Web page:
* And this just seems like a background joke from the set designers that we somehow accidentally noticed: Obamas may be buying ‘Magnum, P.I.’ home in Hawaii.
* In case you missed them: the syllabi for my spring classes, which start tomorrow.
* Meanwhile MLA saves its best panel for last: 759. Guilty Pleasures: Late Capitalism and Mere Genre. Today at 1:45!
* On March 11-12, 2015, the Humanities Division at Essex County College will host its Spring 2015 Conference, “Speculative Humanities: Steampunk to Afrofuturism.” This two-day conference offers space for writers, musicians, artists, and academicians to explore, expand upon, and rethink the implications of speculative humanities. This year’s conference will feature a special emphasis on the life, work, and influence of Octavia E. Butler.
* Really, though, huge shoutout to all the literary critics heading home today.
* #FreeCommunityCollege. Did Obama Just Introduce a ‘Public Option’ for Higher Education? Angus is happy. Who Has a Stake in Obama’s Free Community-College Plan? Of course, it’s a Republican plan. And there’s a catch. Or two.
Sometimes you don’t get a sales pitch. It’s none of your business, it’s reactionary to even ask the question, it’s an assertion of privilege, something’s got to be done and what have you been doing that’s better? Sometimes you get a sales pitch and it’s all about will and not about intellect: everybody has to believe in fairies or Tinkerbell will die. The increments sometimes make no sense. This leads to that leads to what? And what? And then? Why? Or perhaps most frustrating of all, each increment features its own underlying and incommensurable theories about why things happen in the world: in this step, people are motivated by self-interest; in the next step, people are motivated by basic decency; in the next step, people are motivated by fear of punishment. Every increment can’t have its own social theory. That’s when you know that the only purpose is the action itself, not the thing it’s trying to accomplish.
As leverage, Silvia Federici outlines the two-part process of demanding a wage for previously uncompensated labor. The first step is recognition, but the ultimate goal is refusal. “To say that we want money for housework” she says, “is the first step towards refusing to do it, because the demand for a wage makes our work visible, which is the most indispensable condition to begin to struggle against it, both in its immediate aspect as housework and its more insidious character as femininity” (Wages Against Housework). Another way to say this is: it is only with the option of refusal that not-publishing is meaningful.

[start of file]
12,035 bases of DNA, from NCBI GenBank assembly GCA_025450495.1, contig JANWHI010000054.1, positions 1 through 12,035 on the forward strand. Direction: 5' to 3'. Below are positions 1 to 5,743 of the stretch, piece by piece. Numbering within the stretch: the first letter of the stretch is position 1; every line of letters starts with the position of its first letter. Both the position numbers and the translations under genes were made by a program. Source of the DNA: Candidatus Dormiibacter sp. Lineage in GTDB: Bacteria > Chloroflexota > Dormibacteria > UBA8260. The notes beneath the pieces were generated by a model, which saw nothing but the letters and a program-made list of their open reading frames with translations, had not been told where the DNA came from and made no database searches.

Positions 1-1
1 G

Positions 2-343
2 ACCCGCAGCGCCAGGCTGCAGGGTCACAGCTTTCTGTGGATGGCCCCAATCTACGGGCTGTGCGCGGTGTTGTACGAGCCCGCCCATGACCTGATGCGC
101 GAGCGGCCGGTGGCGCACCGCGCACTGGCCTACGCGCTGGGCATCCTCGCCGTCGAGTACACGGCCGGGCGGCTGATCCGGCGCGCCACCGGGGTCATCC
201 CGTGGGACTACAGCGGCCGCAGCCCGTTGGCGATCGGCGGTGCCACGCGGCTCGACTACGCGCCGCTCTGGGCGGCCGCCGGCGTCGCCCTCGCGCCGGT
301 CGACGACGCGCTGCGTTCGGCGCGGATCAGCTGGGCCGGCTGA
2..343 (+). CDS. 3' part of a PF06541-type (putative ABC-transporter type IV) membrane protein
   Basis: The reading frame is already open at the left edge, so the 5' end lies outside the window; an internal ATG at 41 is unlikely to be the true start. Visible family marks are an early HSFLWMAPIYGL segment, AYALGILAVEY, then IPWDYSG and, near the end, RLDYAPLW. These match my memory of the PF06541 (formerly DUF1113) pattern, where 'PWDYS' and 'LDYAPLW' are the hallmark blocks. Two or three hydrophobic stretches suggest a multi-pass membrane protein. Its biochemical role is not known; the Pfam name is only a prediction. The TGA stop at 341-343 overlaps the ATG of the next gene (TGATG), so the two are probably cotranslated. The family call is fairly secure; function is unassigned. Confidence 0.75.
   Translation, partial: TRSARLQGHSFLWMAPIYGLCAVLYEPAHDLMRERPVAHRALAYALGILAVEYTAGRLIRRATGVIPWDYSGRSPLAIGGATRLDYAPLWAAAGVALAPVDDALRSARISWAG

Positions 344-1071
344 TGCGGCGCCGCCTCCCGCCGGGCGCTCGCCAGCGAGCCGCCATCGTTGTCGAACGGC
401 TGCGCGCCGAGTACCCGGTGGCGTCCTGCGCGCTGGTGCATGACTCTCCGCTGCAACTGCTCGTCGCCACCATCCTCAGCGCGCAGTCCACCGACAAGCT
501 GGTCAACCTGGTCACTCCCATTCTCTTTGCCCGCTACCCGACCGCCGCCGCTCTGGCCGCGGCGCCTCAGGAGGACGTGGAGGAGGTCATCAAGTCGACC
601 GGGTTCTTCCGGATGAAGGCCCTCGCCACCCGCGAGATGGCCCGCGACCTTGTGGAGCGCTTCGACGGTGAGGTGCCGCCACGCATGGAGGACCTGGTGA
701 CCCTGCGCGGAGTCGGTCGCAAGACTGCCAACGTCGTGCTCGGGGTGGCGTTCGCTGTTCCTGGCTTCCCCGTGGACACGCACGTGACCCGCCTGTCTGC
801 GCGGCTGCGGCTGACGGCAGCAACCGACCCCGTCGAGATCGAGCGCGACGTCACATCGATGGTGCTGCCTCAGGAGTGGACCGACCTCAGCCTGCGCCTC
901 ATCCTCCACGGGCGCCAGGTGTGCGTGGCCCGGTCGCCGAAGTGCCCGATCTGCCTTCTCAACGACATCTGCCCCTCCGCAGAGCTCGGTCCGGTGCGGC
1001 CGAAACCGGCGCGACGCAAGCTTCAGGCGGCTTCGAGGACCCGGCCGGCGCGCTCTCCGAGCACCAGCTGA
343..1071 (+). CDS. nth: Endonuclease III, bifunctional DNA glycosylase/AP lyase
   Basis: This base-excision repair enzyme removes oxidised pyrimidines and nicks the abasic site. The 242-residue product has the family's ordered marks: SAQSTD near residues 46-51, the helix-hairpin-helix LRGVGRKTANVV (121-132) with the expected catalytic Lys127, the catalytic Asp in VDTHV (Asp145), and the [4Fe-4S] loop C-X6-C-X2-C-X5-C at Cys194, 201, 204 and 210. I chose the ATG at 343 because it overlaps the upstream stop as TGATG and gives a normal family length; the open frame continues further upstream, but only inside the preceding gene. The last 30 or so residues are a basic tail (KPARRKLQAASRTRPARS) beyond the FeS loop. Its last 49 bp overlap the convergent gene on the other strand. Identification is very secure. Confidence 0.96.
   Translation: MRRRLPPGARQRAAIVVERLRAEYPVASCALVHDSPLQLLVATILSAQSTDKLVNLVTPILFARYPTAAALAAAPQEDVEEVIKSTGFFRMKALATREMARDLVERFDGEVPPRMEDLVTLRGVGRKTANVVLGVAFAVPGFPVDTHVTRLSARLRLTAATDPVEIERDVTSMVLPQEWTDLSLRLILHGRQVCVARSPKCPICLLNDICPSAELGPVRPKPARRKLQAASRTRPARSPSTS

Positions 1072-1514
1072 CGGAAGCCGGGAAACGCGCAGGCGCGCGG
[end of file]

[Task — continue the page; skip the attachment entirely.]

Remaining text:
It is clear that “publish or perish” is undergoing a speedup like all other capitalist work. We must all struggle for a re-valorization of living labor. And in the first step against publication’s command over living labor, we agree with Federici, who demands that “From now on we want money for each moment of it, so that we can refuse some of it and eventually all of it” (Wages Against Housework).
* New research is first to identify which reserves must not be burned to keep global temperature rise under 2C, including over 90% of US and Australian coal and almost all Canadian tar sands.
* Rave drug shows great promise in treating depression once thought resistant to drug therapy. I hope they found some way to control for the curative effects of glowsticks.
* The kids aren’t all right: Millennials Are Less Racially Tolerant Than You Think.
* And exciting loopholes I think we can all believe in: “He was doing research for a film,” said Sherrard. “It’s not a crime; it’s artwork… He’s an intellectual.”
* Huge congratulations to my colleague Larry Watson, three-time winner of the Wisconsin Library Association’s book of the year.
* The climate deal with China is the distraction, Keystone XL is the grift. More unhappy news: China Is More Likely to Keep Its Climate Promise Than We Are.
* But Democratic super-billionaires will save us… by suing their pollsters. Yay?
* United Kingdom universities are pioneering exciting new horizons in Mafia-style university management. Now to sell derivatives based on the proposition that the unis won’t able to pay back the money… now to force a situation where those derivatives pay off…
* Finishing a Humanities Dissertation in Six Years (or Less). There’s good advice here, though as I grousing on Twitter I don’t like the framing “with working relationships, marriage, health, finances, and sanity all still in good shape at the end.” These things are in many cases prerequisites for graduate work as much as they are things graduate study puts at risk; the “still” in that sentence is really crucial.
Rule of law watch!
* Of course, it’s not just cops, every bureaucratic structure in America turns out to be toxic just beneath the surface: LA School District: Students Can Consent to Sex With Their Teachers.
* These days, the idea of the cyborg is less the stuff of science fiction and more a reality, as we are all, in one way or another, constantly connected, extended, wired, and dispersed in and through technology. One wonders where the individual, the person, the human, and the body are—or, alternatively, where they stop. These are the kinds of questions Hélène Mialet explores in this fascinating volume, as she focuses on a man who is permanently attached to assemblages of machines, devices, and collectivities of people: Stephen Hawking.
* 200,000 brave and/or insane people have supposedly signed up for a one-way mission to Mars. But the truth about Mars One, the company behind the effort, is much weirder (and far more worrying) than anyone has previously reported.
* Against disability, kind of: Able-Bodied Until It Kills Us.
* Poster for They Still Live. I’d watch it.
* And they say adults in America are infantilized: Underoos Are Back, Adult-Sized, And Better Than Ever!
* DC in talks to let Michelle MacLaren
take the blame for direct Wonder Woman. Good luck to her!
* SMBC: Prayer and the speed of light.